Retirees and other TFSA investors are searching for top TSX dividend stocks that pay safe and growing distributions for portfolios focused on passive income. The market pullback is finally providing a chance to buy some of the best Canadian dividend stocks at undervalued prices.
Fortis (TSX:FTS) (NYSE:FTS) is a Canadian utility company with $60 billion in assets located in Canada, the United States and the Caribbean. The businesses include power generation facilities, electricity transmission networks, and natural gas distribution utilities. Fully 99% of the overall revenue stream comes from regulated assets. This means Fortis has a good idea about how much cash flow it can expect to generate each year. That’s good news for investors who want to know the dividends will be safe.
Fortis grows by making strategic acquisitions and investments in new developments. The current $20 billion capital program is expected to increase the rate base from roughy $30 billion in 2021 to more than $40 billion in 2026. Management says the resulting increase in cash flow should support average annual dividend increases of 6% through at least 2025. The International utility has other projects on the drawing board that could get added to the plan. In addition, it wouldn’t be a surprise to see Fortis make another acquisition in the next few years as the utility sector consolidates.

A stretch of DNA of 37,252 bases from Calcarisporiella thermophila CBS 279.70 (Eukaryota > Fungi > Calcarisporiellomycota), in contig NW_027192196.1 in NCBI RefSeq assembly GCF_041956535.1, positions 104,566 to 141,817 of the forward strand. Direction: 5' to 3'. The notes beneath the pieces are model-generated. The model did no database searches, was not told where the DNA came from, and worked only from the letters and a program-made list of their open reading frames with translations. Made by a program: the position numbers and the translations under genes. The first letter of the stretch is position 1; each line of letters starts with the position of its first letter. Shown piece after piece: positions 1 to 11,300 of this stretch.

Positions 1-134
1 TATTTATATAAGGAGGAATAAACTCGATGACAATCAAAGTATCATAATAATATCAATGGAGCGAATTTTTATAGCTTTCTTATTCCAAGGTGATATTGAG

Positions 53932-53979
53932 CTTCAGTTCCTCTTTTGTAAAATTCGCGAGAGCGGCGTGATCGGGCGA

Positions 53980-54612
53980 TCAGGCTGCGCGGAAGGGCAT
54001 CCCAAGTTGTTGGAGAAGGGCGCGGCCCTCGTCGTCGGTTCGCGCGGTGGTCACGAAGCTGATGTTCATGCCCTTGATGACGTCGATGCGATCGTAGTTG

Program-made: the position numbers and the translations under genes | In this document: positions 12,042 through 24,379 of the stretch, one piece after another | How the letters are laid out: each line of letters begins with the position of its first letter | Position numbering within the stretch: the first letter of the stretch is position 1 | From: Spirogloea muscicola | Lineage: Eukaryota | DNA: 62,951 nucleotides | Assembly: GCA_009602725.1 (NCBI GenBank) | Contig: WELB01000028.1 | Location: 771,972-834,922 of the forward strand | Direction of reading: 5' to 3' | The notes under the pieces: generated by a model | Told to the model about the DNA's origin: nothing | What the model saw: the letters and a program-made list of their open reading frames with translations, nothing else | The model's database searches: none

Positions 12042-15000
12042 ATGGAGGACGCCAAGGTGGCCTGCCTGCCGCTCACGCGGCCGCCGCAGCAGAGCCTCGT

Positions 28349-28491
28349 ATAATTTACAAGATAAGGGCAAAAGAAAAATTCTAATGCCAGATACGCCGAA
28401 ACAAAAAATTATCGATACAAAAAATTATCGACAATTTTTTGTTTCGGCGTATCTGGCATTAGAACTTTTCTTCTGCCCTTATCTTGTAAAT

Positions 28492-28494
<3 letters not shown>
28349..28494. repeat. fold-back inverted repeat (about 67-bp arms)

Fortis trades near $60 per share at the time of writing compared to $65 earlier this year. TFSA investors who buy the stock can get a 3.5% yield and simply wait for the dividend increases to boost their tax-free passive income. Fortis raised the dividend in each of the past 48 years.
TD (TSX:TD) (NYSE:TD) rarely goes on sale, but TFSA dividend investors can now buy the stock for close to $85.50 compared to $109 near the beginning of this year. Investors dumped bank stocks in recent months amid rising recession fears. An economic slowdown is likely on the way, but the selloff in TD’s share price looks overdone.
TD remains very profitable. In the first six months of fiscal 2022, TD generated adjusted net income of $7.5 billion compared to $7.1 billion in the same period last year. The big six bank finished fiscal Q2 with a common equity tier one (CET1) ratio of 14.7%. This means TD has significant excess capital to deploy on takeovers, share buybacks, or dividend hikes.
TD is using a good chunk of the funds to make two acquisitions in the United States. The largest is the US$11.3 billion takeover of First Horizon. The deal will add more than 400 branches to the American retail banking business and will make TD a top-six bank in the U.S. market. The diversified bank is also buying Cowen, an investment bank, for US$1.3 billion.
TD stock looks undervalued, but it isn’t without risk. A deep and protracted recession combined with a crash in the Canadian housing market over the next two years would hit TD’s revenue and profits. For the moment, economists predict a short and mild economic downturn and a controlled reduction in home prices.
TD raised its dividend by 13% late last year. Another generous payout increase is likely on the way for fiscal 2023. TD is one of the best dividend-growth stocks in the TSX Index with a compound annual dividend growth rate of roughly 11% over the past 25 years.
The bottom line on top TSX stocks to buy for passive income
Fortis and TD pay attractive dividends that should continue to grow for decades. If you have some cash to put to work in a TFSA focused on passive income, these stocks look cheap right now and deserve to be on your radar.